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A pain in the neck

01 May 2012

Fifty-five-year old Mr P emigrated from his home country ten years ago from overseas and secured a job as an administrator in a factory. He registered with GP Dr W soon after arriving in the country and mentioned during his first appointment that he had suffered with long-standing back pain for over a decade.

Mr P became well-known at the surgery, as he was often argumentative and confrontational towards staff. Over a period of three months, Mr P attended his GP several times complaining of neck pain, stiffness and loss of strength in both arms. It was documented that he would routinely demand sick notes from Dr W in an aggressive manner and was adamant that the doctor didn’t like him. He repeatedly insisted that he should be provided with an orthopaedic chair for work, to ease his neck.

The hostile behaviour of the patient meant that clinical examination was usually difficult and Dr W would try to keep the consultations as short as possible. Full neurological examination was only performed once when Mr P first presented and it appeared normal at this time. Despite reported progression of his neurological symptoms, examination was never repeated in subsequent consultations. Mr P began to complain of increased heaviness in his arm, which prompted Dr W to request a cervical x-ray, which showed some age-related degenerative changes. A routine referral was then made to rheumatology. Once again, no neurological examination was conducted.

While awaiting his appointment with the rheumatologists, Mr P was admitted to hospital after a fall; he was found to be tetraplegic. Further investigations confirmed his symptoms were due to a large tubercular abscess in the neck with destruction of the C4 vertebrae and pus in the epidural space. Mr P required extensive treatment and following a long hospital stay, he remained tetraplegic on discharge and required help with all normal activities of daily living.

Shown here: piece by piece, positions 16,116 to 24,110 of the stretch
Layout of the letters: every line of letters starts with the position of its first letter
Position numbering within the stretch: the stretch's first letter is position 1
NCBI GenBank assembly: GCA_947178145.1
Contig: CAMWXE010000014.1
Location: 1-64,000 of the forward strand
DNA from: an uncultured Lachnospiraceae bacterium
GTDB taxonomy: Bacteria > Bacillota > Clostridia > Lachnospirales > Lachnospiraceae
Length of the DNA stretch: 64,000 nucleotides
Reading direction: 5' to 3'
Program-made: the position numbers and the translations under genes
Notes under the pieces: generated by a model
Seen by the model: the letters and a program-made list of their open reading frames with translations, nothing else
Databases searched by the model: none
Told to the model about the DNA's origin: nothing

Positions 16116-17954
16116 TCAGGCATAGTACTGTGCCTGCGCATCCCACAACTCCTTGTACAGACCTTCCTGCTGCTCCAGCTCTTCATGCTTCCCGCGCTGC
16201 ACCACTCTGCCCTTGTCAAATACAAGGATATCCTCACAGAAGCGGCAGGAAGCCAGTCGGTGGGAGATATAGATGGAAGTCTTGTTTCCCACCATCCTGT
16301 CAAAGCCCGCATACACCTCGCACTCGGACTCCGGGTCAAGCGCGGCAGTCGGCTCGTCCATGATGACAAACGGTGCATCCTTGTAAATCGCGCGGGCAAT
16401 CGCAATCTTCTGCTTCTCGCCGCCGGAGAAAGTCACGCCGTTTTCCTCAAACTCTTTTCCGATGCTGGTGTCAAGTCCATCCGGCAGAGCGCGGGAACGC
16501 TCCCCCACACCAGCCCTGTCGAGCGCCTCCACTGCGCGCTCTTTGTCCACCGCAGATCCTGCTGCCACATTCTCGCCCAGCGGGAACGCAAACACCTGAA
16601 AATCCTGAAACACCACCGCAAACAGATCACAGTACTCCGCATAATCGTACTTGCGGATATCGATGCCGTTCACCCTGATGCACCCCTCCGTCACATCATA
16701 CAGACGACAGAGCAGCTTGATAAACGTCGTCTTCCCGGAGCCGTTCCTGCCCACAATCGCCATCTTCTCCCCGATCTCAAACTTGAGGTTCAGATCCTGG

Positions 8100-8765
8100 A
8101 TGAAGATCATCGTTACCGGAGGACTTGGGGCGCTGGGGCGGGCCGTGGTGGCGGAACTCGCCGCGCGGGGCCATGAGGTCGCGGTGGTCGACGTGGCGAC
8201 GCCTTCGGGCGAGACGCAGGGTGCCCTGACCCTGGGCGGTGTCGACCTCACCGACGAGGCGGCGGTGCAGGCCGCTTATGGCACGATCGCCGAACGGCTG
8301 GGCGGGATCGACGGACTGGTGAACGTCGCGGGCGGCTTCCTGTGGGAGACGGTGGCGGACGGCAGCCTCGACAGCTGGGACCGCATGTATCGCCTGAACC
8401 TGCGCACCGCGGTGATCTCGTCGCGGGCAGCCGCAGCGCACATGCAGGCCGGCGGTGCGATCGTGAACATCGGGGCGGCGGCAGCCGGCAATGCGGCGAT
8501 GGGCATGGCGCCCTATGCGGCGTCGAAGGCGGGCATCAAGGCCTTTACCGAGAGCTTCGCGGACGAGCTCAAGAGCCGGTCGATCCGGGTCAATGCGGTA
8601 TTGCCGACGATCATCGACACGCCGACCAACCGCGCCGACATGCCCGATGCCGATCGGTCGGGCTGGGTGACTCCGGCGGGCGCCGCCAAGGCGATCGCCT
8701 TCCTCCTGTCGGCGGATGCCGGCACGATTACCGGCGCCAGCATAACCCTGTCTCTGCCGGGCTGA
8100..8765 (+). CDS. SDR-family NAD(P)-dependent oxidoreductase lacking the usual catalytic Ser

The case could not be defended as expert opinion found that Mr P was not examined early enough, despite repeatedly attending with his symptoms. It is likely that a full recovery would have been made if diagnosis had been made sooner.

The case was settled for a high sum.

Learning points

  • Management of challenging patients can be very complicated and in cases like this can have devastating results. Despite the multitude of negative emotions introduced by an aggressive patient, it is important to maintain a professional approach and rule out any underlying pathology. Neglecting basics such as physical examination and reassessing for evolving signs is indefensible.
  • Dr Monica Lalanda’s article on “The Challenging Patient”1 offers advice on dealing with these difficult encounters and reflects on the elements that often contribute to a patient’s behaviour.
  • An estimated one third of the world’s population is infected with latent tuberculosis, and although once uncommon in the UK, cases have increased markedly over the last 20 years, particularly among ethnic minority communities from countries where TB is widespread, and in patients with HIV. This increasing prevalence makes it a diagnosis that should be considered.
  • It is important to revisit your diagnosis and examination for evolving signs. See the Casebook article “Tunnel Vision” for more information.2
  • Dealing with conflict from aggressive patients can be a significant source of stress for doctors and can lead to a breakdown in the therapeutic relationship. Training in communication skills can be helpful in dealing with challenging scenarios.

    MPS runs a workshop, Mastering Difficult Interactions with Patients; visit www.medicalprotection.org and click on the Education tab.

References

  1. Lalanda M, The Challenging Patient, Casebook 17 (2) (2009)
  2. Williams S, Tunnel Vision, Casebook 19 (2) (2011)